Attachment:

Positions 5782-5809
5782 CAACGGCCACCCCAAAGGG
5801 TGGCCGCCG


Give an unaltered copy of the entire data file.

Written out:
Positions 5782-5809
5782 CAACGGCCACCCCAAAGGG
5801 TGGCCGCCG